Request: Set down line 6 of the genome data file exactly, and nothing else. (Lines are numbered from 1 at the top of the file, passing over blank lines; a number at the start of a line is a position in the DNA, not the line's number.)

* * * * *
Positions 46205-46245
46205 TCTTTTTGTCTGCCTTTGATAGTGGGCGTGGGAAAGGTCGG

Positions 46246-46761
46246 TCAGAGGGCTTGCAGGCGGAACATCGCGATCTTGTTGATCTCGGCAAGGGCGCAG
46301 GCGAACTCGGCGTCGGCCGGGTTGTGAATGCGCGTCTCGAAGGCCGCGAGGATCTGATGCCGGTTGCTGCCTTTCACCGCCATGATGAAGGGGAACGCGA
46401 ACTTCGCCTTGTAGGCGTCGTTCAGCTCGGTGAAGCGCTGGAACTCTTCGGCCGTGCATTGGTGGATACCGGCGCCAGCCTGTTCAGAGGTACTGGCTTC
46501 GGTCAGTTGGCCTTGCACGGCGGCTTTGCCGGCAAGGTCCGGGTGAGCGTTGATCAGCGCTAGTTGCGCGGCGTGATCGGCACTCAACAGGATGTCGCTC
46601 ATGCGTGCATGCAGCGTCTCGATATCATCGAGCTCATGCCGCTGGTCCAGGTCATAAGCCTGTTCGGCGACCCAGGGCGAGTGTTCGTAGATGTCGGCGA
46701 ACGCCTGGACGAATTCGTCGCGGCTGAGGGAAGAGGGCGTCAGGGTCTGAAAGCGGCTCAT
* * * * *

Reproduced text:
46401 ACTTCGCCTTGTAGGCGTCGTTCAGCTCGGTGAAGCGCTGGAACTCTTCGGCCGTGCATTGGTGGATACCGGCGCCAGCCTGTTCAGAGGTACTGGCTTC